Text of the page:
Definition: scholarly article
Definition: scholarly article
Sentences Containing 'monograph'
In this case I found her biography sandwiched in between that of a Hebrew rabbi and that of a staff-commander who had written a monograph upon the deep-sea fishes.
"I think of writing another little monograph some of these days on the typewriter and its relation to crime.
I have, as you know, devoted some attention to this, and written a little monograph on the ashes of 140 different varieties of pipe, cigar, and cigarette tobacco.
While at Chicago, Kuhn published in 1970 "Rebellion and its Enemies in Late Imperial China: Militarization and Social Structure, 1796-1864" as part of the Harvard East Asian monograph series, which led to his being granted tenure and a full professorship.
He is an author of a monograph which relates basic theoretical principles in bioengineering and fluid mechanics to the cardiovascular problems and medical solutions.
In the early 20th century, Ulysses Prentiss Hedrick, a botanist and author of "The Pears of New York"—a 1921 monograph belonging to a series of publications on fruits, "all of which have become classic references on the fruit cultivars of the period"—confirmed that the Endicott Pear Tree had not been grafted, as was suggested in an 1837 article about the tree in "Mr. Hovey's Magazine".
In 2004 a four-volume monograph on Pritzker Prize–winning architect Zaha Hadid was published, featuring different-sized volumes that fit into an interlocking lucite case.
In 1988, at the dawning of the digital era, a monograph (in connection with an exhibition at London’s Victoria and Albert Museum) on Neville Brody heralded the new importance of the graphic designer as more and more people turned to website design.
The Book of the Faiyum is an ancient Egyptian "local monograph" celebrating the Faiyum region of Egypt and its patron deity, the crocodile god Sobek.
He has also authored the well-known monograph "The lattice Boltzmann equation for fluid dynamics and beyond", (Oxford Univ.
In 2010, IDW/Graphic NYC Presents published the monograph "Dean Haspiel: The Early Years," by writer Christopher Irving.
She published a monograph on the "Osmia" genus.
In their 1996 monograph on the genus, botanists Finn Borchsenius and Rodrigo Bernal pointed out that "ironically, species of "Aiphanes" are generally very hard to spot and find in dense vegetation and, accordingly, are among the most poorly collected neotropical palms".
Other specimens (called neotypes) were designated to replace these, either by Rodrigo Bernal and colleagues in 1989 or by Borchsenius and Bernal in their 1996 monograph of the genus.
In their 1996 monograph, Borchsenius and Bernal questioned the applicability of these subgenera.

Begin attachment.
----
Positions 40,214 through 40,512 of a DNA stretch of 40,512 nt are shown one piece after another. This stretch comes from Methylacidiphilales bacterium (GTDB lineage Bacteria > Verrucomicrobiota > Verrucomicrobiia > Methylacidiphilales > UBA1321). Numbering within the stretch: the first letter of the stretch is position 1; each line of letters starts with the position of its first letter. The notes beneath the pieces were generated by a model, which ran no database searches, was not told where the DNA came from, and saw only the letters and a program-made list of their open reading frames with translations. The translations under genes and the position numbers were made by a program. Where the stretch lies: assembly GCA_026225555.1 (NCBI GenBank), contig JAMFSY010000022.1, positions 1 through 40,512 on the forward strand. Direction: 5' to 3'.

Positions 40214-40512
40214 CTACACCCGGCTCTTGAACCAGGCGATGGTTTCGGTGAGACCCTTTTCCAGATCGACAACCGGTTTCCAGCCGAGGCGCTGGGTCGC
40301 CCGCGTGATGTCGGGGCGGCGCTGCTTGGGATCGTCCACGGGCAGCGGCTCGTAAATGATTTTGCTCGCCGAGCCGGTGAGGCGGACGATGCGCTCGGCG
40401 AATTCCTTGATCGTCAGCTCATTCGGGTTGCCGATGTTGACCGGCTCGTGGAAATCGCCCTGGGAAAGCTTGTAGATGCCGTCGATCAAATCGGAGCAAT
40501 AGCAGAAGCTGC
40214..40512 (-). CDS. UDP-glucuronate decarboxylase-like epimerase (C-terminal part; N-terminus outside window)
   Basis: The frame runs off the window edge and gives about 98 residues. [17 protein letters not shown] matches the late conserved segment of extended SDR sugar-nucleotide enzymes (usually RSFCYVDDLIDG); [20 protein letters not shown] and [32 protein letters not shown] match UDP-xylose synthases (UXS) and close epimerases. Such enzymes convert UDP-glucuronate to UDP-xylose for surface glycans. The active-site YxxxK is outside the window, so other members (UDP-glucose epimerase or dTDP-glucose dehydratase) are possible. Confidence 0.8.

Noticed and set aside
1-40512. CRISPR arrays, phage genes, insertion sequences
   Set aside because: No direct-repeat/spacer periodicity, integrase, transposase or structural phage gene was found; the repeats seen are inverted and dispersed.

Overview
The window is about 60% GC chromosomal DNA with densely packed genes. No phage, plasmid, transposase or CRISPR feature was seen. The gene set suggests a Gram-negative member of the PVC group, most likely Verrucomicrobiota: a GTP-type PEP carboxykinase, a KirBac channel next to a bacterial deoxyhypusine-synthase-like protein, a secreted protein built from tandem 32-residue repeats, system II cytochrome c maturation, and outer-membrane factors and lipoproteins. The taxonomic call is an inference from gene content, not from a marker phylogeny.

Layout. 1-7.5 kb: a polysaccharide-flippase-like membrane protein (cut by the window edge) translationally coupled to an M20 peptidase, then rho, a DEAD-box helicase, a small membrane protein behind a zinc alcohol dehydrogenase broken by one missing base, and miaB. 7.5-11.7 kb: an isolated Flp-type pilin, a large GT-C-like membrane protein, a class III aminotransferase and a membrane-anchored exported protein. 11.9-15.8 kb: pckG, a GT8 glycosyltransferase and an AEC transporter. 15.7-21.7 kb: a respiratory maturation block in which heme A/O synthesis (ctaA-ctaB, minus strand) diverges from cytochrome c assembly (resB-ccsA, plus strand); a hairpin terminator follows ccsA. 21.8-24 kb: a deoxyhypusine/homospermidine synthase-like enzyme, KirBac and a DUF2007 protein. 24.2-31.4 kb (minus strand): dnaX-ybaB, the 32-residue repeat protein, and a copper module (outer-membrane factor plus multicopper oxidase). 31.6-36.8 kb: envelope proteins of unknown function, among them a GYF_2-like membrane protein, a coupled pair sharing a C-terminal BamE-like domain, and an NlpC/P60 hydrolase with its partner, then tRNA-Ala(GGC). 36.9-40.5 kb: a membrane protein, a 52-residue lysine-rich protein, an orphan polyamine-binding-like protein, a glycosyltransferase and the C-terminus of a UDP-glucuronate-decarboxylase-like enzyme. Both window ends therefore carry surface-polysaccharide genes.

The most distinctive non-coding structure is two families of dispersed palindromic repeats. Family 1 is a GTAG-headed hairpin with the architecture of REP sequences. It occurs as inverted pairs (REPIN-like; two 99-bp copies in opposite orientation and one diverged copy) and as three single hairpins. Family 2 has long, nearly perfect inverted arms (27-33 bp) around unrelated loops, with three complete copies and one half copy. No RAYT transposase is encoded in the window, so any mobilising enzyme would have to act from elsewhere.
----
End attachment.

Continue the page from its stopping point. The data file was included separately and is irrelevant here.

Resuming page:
The current "World Checklist of Selected Plant Families", maintained by Rafaël Govaerts at the Royal Botanic Gardens, Kew, recognises 26 species, including four species described since the publication of Borchsenius and Bernal's monograph.
New Testament scholar Karl Olav Sandnes, author of the monograph "The Challenge of Homer: School, Pagan Poets, and Early Christianity" critiqued MacDonald in an article of the "Journal for Biblical Literature".
A monograph was released on the occasion of her exhibition at White Cube.
Farquharson wrote a monograph on the analysis of voting procedures and several papers, including a notable paper with Michael Dummett that conjectured the Gibbard-Satterthwaite theorem.
The Dummett–Farquharson conjecture was proved by Allan Gibbard, a philosopher and former student of Kenneth J. Arrow and John Rawls, and by Mark A. Satterthwaite, an economist. After the establishment of the Farquarson-Dummett conjecture by Gibbard and Sattherthwaite, Michael Dummett contributed three proofs of the Gibbard–Satterthwaite theorem in his monograph on voting.
The book won the Monograph Prize in the field of Social Sciences, awarded by the American Academy of Arts and Sciences.
His joint monograph with Haug and Choi, "Design sensitivity analysis of structural systems", was published by Academic Press in 1986, and listed over 900 cites in Google scholar in 2009.
His best known works are his monograph on "Delias" and the three Pieridae parts of "Lepidopterum Catalogus" published by Wilhelm Junk.
There was an "Americana Fantastica" number (January 1943) and, edited by Paul Bowles the "Tropical Americana" issue on Mexico ( In the 1940s, View Editions, the associated publishing house, came out with the first monograph on Marcel Duchamp and the first book translations of André Breton's poems.
Books and periodicals containing Dimmock's work: Monograph by Dimmock:
Chaudhuri’s first monograph The English East India Company: the Study of an Early Joint Stock Company 1600-1640, was published in 1965, and it is still regarded as one of the seminal works on the history of the East India Company since W.R. Scott published his classic three volume work in 1912.
After the publication of the monograph, Chaudhuri began in 1966 a major research project on the later history of the East India Company.